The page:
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The Dublin Fire Department

By Frank Chamberlain

The Dublin Volunteer Fire Department was founded in the 1880s. Originally, this public service organization consisted of citizens armed with buckets, wet cowhides, and a small pump that was operated manually. The first fire station was built in 1903 and shortly thereafter; the department upgraded the fire-fighting equipment. In 1905, they obtained two hose carts and a hook and ladder wagon, which made the fire fighting process much more efficient. These carts were originally pulled by a volunteer, which must have quite a burden. Soon, the department began the more efficient practice of hitching the wagon to a horse, which greatly improved the response time to a fire call. This was a marked improvement, but this wagon required all three men to hang on to the tongue of the wagon while the cart was in motion [Westphal 66-68].

The city purchased a modern horse-drawn fire wagon along with two horses in 1909. These animals were named “Bud” and “Barney” and were reported to have been naturally inclined for their jobs. It has been recalled that they would start running as soon as the harness was placed upon them. Once, these eager animals actually took off with the wagon before the firemen had a chance to get on board. By 1917, the animal-powered wagon had become obsolete and city officials sold the horses and purchased their first motorized fire truck. A few years later, they obtained a second fire truck, a Model T, which was used to carry extra hoses. (A replica of this vehicle can be seen in the Student Development Center at Tarleton. It is perhaps the only one still in existence.) The fire department continued to update the equipment and obtain new vehicles throughout the years in keeping up with the latest technological advances. Today, the department has two pumper trucks, a booster truck, three rural trucks, a 2500 gallon tanker truck, and a suburban that is used as a personnel carrier. It also possesses two “Jaws of Life” extraction devices used to free auto accident victims who become trapped inside their cars [Westphal 68-69; Dublin Citizen 8/8/02 p. 8].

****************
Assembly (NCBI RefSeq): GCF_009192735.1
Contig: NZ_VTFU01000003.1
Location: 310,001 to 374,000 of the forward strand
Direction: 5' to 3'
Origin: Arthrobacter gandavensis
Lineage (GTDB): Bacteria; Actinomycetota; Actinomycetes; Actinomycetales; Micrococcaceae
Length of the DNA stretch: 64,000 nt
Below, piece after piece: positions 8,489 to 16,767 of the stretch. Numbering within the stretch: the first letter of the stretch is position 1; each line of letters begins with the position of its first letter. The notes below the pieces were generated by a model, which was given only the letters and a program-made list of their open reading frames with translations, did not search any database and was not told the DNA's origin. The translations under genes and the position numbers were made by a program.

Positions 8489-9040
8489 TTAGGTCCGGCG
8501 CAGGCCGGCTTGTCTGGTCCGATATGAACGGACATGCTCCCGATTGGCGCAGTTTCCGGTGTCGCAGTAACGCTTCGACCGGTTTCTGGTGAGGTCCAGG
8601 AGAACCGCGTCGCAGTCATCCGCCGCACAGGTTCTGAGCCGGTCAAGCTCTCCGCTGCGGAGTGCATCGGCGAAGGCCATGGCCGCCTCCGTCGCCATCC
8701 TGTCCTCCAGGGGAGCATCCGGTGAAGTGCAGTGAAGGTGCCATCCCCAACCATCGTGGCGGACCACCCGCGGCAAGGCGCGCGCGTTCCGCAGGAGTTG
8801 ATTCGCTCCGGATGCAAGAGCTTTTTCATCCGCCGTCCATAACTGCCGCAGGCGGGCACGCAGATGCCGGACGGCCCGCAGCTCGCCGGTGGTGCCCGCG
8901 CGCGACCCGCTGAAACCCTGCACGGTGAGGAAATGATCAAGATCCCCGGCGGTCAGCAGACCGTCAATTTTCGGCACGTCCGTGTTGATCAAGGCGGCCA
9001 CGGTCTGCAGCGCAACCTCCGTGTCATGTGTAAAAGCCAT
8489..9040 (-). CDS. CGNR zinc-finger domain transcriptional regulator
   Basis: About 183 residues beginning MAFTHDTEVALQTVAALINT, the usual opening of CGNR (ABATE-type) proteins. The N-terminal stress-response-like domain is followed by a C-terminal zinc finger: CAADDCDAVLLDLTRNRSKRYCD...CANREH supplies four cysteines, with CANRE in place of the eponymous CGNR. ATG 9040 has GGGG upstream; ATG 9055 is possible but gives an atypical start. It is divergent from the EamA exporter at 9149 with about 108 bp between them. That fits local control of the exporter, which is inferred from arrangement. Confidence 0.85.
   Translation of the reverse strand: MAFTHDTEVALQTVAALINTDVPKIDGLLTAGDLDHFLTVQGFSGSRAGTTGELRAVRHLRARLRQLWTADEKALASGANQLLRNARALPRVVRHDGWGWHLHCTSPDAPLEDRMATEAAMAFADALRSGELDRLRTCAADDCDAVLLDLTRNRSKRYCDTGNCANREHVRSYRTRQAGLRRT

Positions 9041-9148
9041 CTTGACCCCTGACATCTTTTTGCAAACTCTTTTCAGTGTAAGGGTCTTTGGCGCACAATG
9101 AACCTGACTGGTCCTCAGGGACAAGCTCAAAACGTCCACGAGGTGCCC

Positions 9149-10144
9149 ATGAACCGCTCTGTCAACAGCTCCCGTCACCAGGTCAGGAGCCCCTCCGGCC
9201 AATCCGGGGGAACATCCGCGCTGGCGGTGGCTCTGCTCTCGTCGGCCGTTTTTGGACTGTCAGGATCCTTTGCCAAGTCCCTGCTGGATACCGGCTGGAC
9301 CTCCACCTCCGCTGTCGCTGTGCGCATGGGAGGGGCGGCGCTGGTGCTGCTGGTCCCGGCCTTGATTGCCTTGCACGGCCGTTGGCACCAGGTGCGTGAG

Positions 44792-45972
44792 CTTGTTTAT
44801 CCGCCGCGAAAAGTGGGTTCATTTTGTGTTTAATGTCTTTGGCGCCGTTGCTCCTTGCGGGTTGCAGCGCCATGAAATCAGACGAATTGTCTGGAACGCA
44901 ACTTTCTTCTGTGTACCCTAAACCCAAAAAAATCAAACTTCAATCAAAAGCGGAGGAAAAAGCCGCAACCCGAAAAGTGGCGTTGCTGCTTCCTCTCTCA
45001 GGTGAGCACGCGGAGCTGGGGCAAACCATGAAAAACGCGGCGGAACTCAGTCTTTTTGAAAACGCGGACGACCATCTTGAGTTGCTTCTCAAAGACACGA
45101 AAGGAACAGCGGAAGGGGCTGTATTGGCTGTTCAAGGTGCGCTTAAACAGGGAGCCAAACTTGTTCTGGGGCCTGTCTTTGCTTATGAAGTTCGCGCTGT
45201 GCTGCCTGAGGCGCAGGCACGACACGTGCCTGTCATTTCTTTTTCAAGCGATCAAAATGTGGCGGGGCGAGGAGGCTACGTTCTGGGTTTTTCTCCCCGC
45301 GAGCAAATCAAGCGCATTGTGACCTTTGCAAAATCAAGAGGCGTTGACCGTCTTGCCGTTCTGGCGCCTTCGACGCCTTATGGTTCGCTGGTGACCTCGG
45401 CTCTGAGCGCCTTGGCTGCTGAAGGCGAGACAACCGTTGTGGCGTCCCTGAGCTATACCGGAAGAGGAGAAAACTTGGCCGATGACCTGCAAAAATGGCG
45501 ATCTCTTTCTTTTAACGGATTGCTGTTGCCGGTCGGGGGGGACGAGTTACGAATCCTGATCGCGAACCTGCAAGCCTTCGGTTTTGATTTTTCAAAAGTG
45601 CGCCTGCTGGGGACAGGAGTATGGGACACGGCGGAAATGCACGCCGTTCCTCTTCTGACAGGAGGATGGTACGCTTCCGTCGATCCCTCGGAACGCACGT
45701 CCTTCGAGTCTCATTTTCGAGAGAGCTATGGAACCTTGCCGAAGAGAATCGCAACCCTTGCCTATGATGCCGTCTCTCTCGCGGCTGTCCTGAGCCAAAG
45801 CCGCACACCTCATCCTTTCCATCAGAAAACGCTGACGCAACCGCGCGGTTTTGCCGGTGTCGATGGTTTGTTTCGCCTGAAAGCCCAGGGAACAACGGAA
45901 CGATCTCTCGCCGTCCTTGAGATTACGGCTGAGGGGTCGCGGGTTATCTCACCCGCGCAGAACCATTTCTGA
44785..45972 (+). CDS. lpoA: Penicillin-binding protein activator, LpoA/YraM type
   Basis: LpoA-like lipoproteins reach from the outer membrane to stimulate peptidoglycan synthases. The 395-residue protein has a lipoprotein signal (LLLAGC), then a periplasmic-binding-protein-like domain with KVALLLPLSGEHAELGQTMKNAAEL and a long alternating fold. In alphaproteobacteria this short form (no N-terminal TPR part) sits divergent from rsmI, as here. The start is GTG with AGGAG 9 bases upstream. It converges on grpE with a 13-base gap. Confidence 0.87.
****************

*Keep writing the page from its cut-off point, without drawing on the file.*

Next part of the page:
The Dublin fire department has been busy over the years, as the town has struck by many significant blazes. 1913 was an unlucky year for the town as both the Methodist and the Baptist churches and the schoolhouse burned. Two years later, a fire destroyed the Dublin Hotel. The Methodist church burned down for a second time in 1928. Perhaps the worst inferno to strike Dublin occurred in 1943, when a large blaze destroyed several buildings on Patrick Street. It took the fire departments from Stephenville, Hico, DeLeon, and Dublin to bring the fire under control. Despite this cooperation, all or parts of seven buildings in the downtown area went up in flames. The heat from this conflagration was so intense that it caused many windows to break in buildings across the street. Another notable fire struck the downtown area in 1977, destroying several buildings and displacing five businesses [Dublin Citizen 8/1/02 p. 1, 10; 8/8/02 p. 1, 8}.

To become a member of the Dublin VFD, a prospective volunteer must be sponsored by two other active firemen and subjected to a thorough background check. The person is then put on a six-month probation period in order to determine if that person possesses the capacity to deal with the stresses of the job. Once accepted, the firemen cannot miss more than four consecutive departmental meetings. These measures help ensure the highest quality public service possible [Dublin Citizen 8/8/02 p. 8].

“On the Line: The first in a two part series about the Dublin VFD”, Dublin Citizen, August 1, 2002.

“On the Line: The second in a two part series about the Dublin VFD”, Dublin Citizen, August 8, 2002.

Westphal, Dorothy V. Dunn. Covered Wagons Keep On Rollin’/ hand printed & compiled from the pen of Dorothy V. Dunn Westphal; the history of Dublin, Texas, 1995.